In 2011, the Environmental Protection Agency (EPA) issued one of the most controversial regulations of the past two decades – the Mercury and Air Toxics Standards (MATS). MATS, known to many in the industry as Utility MACT (Maximum Achievable Control Technology standard), immediately came under fire from states and private energy producers and embroiled the agency in a long string of embittered court battles that still have yet to run their course.
Now, with the upcoming Trump administration, those who have opposed Utility MACT have reason to celebrate due to President-elect Trump’s noted anti-EPA stance.
However, any actions the Trump administration takes could be too little, too late.
Impact of Utility MACT
Utility MACT was designed to limit the amount and content of emissions generated by coal-fired power plants, as a part of the Obama administration’s Climate Action Plan first promulgated in the early years of President Obama’s first term.
To accomplish this goal, Utility MACT put into place the strictest emissions controls the industry has ever seen. Since coal produces more of these targeted emissions than any other fuel source – in part because coal generates over 40 percent of American electricity – that industry was the hardest hit by the new regulations.
The impact over the last five years since Utility MACT was implemented has been immense, according to industry advocates. The EPA estimates that the regulation cost American power producers $9.6 billion per year. Industry advocates also believe Utility MACT played a major role in the shuttering of dozens of coal-fired plants through 2016 – including 94 coal-fired plants in 2015 and 41 plants that have closed or are scheduled to close this year.
Granted, some factors involved in shuttering plants have little to do with regulation and more to do with the high average age of coal plants in the U.S. – the median age of a coal plant is 54 – and the cheaper cost of natural gas as an energy source.
Still, Utility MACT has been a lightning rod for energy advocates, and a prime target for the Trump administration and the officials that will soon work in the EPA.
Possible Courses of Action for Trump’s EPA
What scenarios exist for Utility MACT under a President Trump-led EPA?
What many of his supporters want is an immediate repeat of utility MACT (along with other regulations, such as the Cross-State Air Pollution Rule and Clean Power Plan). However, it is unlikely that the EPA would be able to rescind the regulation outright. The process to rescind a federal regulation is long and tortuous, involving a complex rulemaking procedure known as notice-and-comment. Additionally, the administration would have to provide an “adequate basis” for rescinding the regulation – which would be rigorously opposed by environmental groups in court, further tying up the issue.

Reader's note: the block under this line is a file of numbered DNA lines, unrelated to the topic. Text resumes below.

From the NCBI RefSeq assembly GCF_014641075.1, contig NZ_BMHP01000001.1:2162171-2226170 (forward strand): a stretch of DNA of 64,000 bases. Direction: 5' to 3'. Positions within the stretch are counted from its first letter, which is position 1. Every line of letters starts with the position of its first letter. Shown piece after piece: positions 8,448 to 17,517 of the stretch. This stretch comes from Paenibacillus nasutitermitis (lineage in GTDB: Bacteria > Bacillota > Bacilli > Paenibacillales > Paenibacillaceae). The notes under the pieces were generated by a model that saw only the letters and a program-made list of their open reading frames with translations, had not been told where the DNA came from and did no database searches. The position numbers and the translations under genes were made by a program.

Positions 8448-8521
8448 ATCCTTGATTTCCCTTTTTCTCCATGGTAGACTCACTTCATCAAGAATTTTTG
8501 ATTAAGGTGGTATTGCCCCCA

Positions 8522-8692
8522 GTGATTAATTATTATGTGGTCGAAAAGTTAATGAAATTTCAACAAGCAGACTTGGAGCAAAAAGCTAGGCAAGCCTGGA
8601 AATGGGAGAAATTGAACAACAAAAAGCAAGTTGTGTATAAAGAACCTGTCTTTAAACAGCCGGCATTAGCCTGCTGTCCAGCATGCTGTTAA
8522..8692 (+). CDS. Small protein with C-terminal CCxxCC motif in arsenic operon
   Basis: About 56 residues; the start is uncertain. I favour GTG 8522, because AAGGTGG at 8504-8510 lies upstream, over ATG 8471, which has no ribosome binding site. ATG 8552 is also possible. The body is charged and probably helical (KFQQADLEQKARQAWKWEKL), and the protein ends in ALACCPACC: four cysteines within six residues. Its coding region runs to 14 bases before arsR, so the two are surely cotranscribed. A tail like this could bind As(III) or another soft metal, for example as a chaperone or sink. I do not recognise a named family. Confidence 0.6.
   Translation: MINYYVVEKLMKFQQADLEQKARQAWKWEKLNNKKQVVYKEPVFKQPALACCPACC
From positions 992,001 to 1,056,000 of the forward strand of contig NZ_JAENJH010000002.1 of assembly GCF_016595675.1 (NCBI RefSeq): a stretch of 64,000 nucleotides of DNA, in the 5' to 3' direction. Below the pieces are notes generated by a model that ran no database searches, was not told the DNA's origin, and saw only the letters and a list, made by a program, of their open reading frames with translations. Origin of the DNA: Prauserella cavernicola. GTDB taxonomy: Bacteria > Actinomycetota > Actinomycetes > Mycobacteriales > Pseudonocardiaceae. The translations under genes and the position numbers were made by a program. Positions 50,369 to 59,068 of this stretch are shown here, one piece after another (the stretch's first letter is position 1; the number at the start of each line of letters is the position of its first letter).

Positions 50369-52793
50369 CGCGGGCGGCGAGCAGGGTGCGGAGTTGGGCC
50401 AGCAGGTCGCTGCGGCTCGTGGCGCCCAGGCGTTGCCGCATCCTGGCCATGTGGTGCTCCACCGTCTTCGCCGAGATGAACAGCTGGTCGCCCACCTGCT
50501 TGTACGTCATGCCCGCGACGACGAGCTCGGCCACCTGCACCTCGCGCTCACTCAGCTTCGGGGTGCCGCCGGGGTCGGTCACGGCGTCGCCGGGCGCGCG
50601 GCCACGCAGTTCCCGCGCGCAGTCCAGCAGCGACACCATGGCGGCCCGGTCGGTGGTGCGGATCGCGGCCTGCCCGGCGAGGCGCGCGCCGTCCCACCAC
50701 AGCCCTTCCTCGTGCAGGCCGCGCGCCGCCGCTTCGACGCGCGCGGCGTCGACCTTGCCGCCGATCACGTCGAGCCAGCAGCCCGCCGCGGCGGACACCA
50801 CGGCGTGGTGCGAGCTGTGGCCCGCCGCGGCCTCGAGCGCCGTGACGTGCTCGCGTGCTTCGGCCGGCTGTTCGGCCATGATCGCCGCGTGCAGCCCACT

Over the past eight years, courts have been mostly amenable to Utility MACT. Despite numerous challenges by an alliance between states and energy producers, Utility MACT has been in effect for almost two years. Anti-MATS advocates won a brief victory in 2015, when the U.S. Supreme Court narrowly ruled against the EPA, but that decision only resulted in the case being remanded to the D.C. Circuit Court, which ruled in favor of the EPA. This decision prompted a second appeal to the Supreme Court in 2016, which was rejected by the Court in the summer.
Thus, it’s unlikely that even a conservative-majority Supreme Court would be able to overturn Utility MACT within President Trump’s first term without the energy industry coming up with a new legal angle to attack the regulation.
As outlined by the Daily Environment Report from Bloomberg BNA, the EPA, under a President Trump, could take other courses of action that move away from outright abolition and instead seek to mitigate the impact of the ruling. The administration could be lax on enforcement. The administration could also encourage Congress to take action and mitigate or overturn the ruling through legislative action, although that path would likely be highly contentious and detract from Republican legislators’ larger priorities in attacking the Clean Power Plan and Clean Water Rule.
Anti-Regulation Action May Not Make a Difference
What is most discouraging for the industry, though, is the fact that any action by the Trump administration could be too little, too late.
The vast majority of coal-fired plant owners have either shuttered their facilities or invested in modifying their plants to comply with the EPA’s current regulations. There would be little to gain from a repeal of Utility MACT at this point.
Repealing the regulation would nominally help plant owners who haven’t already taken action, and would in theory lower operating costs by some degree. Repeal would also make it less expensive to build new plants (although new coal-fired plant construction has dramatically declined over the past decade, and prospects look dim for future construction).
In all actuality, though, Utility MACT has already made a lasting impact on domestic energy production, impact that – for better or for worse – can’t be easily undone.